How would New York look if no one picked up the trash for nine days? New Yorker found the answer to that grisly question during a dramatic 1968 strike by the City’s sanitation workers.
The nastiest strike in City history wasn’t really supposed to happen. The Uniform Sanitationmen’s Association (“USA”) had been working for six months without a contract, which is pretty common these days – when Bloomberg left office in 2013, every single municipal union was working without a contract. USA Leader John DeLury threatened a strike, but content that his threat had leveraged Mayor John Lindsay to the max, happily reported a $400 annual wage increase (about 5%), better pensions and double-pay for Sunday. (In 2014 dollars, that salary would be $50-55k.) Riled up and frustrated, workers rejected the deal, demanded a $600 raise, and struck on February 2. The strike was illegal under the Taylor Law (passed the previous year), and DeLury was sent to jail.
(Anderson Avenue, in the Bronx. Photo reproduced with permission from Dennis Harper.)
Trash accumulates quickly. On February 5, the New York Times lamented that the City looked like “a vast slum as mounds of refuse grow higher and strong winds whirl the filth through the streets.” By that point there were about 30,000 tons of trash on the streets, a number that would grow to 100,000 tons. Vincent Cannato wrote of the Lower East Side, “Garbage was piled chest-high. Egg shells, coffee grounds, milk cartons, orange rinds, and empty beer cans littered the sidewalk.” Bowery Boogie tracked down a great newsreel from 1968 interviewing New Yorkers about the strike.
(Nightly trash burn. Photo reproduced with permission from Dennis Harper.)
Taking charge, Lindsay threatened to call in the National Guard and order truckers to remove trash. Unfortunately these ideas were rebuffed by Governor Nelson Rockefeller and local unions, respectively, neither of whom were big Lindsay fans. Behind the scenes, Rockefeller schemed up a way for the state to take over the sanitation department, or rather his counsel did- he was hospitalized for exhaustion after staying up all weekend to write the legislation. Lawyers have it rough.
Meanwhile, negotiations between Lindsay and the USA went poorly. Lindsay rejected Rockefeller’s suggestion to settle at $425, claiming that $400 was already too high, the strike was illegal, and, “Now is the time to break these public-service unions.” His intermediaries told the union that Lindsay wouldn’t go beyond $400 on principle, to which their lawyer replied, “Principle ain’t gonna clean your streets.”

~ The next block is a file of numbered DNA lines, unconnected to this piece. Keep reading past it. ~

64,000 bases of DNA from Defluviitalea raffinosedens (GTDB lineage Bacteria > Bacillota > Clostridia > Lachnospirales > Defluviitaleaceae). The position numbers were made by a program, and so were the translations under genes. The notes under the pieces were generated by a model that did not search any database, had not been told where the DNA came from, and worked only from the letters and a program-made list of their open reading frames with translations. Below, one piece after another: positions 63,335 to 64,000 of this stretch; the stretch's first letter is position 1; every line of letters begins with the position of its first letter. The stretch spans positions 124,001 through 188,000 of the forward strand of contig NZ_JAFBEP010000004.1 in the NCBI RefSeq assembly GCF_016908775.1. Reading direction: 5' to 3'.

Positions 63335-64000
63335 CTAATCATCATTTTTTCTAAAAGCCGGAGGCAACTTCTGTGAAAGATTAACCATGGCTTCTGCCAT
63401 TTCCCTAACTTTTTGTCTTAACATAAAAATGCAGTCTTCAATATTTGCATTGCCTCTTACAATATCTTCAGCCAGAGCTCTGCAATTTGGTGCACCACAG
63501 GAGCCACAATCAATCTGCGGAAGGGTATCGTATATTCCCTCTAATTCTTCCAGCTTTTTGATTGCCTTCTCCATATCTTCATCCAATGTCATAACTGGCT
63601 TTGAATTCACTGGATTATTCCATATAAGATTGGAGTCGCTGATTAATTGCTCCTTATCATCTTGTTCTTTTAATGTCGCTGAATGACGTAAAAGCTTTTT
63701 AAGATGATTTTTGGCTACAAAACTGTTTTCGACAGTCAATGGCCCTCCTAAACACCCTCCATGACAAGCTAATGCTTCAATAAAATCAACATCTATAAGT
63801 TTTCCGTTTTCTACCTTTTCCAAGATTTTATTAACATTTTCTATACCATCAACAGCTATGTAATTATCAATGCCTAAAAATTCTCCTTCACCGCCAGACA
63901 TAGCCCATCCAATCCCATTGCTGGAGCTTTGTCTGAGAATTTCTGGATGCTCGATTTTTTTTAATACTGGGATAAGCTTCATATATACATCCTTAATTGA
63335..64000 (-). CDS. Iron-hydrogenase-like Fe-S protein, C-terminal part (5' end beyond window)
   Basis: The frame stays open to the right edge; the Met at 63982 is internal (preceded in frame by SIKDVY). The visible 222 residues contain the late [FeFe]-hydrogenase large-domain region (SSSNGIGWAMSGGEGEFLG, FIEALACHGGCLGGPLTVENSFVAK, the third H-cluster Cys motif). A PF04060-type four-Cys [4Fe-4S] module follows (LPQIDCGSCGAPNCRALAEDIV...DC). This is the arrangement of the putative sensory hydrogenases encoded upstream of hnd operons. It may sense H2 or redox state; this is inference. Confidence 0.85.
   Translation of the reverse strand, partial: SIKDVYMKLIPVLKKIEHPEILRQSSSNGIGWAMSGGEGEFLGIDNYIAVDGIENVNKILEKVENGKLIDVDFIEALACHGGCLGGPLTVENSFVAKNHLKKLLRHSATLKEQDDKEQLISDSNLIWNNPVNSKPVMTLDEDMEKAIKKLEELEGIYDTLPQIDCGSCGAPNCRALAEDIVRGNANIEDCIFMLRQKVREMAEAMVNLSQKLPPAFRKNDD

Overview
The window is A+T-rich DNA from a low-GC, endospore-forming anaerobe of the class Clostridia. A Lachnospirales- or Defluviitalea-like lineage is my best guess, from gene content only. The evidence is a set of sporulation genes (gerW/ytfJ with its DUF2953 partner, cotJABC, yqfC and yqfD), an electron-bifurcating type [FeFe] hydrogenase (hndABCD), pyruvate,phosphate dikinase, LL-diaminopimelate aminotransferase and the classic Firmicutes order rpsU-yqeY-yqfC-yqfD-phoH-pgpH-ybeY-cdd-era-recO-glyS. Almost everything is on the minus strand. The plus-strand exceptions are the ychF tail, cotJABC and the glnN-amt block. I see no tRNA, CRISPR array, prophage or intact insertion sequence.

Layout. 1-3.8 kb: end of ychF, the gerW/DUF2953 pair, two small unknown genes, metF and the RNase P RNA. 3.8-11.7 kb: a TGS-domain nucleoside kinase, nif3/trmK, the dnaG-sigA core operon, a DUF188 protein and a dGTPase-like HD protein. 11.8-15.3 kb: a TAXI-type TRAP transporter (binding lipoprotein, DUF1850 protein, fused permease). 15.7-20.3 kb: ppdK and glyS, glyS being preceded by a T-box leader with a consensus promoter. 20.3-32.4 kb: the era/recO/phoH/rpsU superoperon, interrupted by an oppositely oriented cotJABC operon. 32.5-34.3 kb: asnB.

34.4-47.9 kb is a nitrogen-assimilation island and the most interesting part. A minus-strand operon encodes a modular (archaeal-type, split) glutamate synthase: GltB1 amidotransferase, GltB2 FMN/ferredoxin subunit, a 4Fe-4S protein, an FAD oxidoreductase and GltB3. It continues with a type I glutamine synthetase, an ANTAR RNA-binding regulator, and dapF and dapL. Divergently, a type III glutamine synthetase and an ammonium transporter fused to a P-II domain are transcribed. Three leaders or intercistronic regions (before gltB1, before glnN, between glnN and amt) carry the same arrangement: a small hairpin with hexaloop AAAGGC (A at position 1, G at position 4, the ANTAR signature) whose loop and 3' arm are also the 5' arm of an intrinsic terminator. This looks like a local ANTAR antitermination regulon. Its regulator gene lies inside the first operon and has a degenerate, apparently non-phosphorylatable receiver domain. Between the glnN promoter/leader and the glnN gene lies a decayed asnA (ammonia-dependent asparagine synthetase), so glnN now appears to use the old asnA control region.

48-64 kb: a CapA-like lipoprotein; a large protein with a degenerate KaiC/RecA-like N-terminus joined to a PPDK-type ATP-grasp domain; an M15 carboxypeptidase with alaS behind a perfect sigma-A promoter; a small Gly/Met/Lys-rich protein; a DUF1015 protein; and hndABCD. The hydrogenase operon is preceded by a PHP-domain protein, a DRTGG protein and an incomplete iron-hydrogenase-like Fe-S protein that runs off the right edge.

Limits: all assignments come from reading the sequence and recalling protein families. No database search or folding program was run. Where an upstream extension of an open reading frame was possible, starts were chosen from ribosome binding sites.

By February 10, Rockefeller had had enough, using the premise of a health emergency to seize state control of the Sanitation Department. He then offered the workers $425 and future arbitration, to which they agreed. The public was outraged that Rockefeller had caved, but Lindsay and the USA earned the lion’s share of the blame for letting the situation escalate. According to the Daily News, the garbage strike may have been the last straw for a public that already put up with taxi, tugboat, public school, transit and even grave-digger strikes.
Many people know that Martin Luther King’s final campaign was in Memphis, where he gave his “I’ve Been to the Mountaintop” speech in support of striking sanitation workers. Less well known is that Memphis sanitation workers, inspired by their counterparts in New York, began their strike two days after the New York strike ended, on February 12, 1968. When the USA renegotiated their contract with the City in 2007, they won recognition of MLK Day as a holiday in recognition of Dr. King’s special relationship with sanitation workers.
Ironically, when I was mapping out what to post about for today in New York City history, one of the contenders was re-capping a New York Times Sunday Magazine article from 1911 called “The 1911 Way to Clean the Streets of a Big Town,” which called on New York City to get with the program and start using large vehicles to flood the streets with water.
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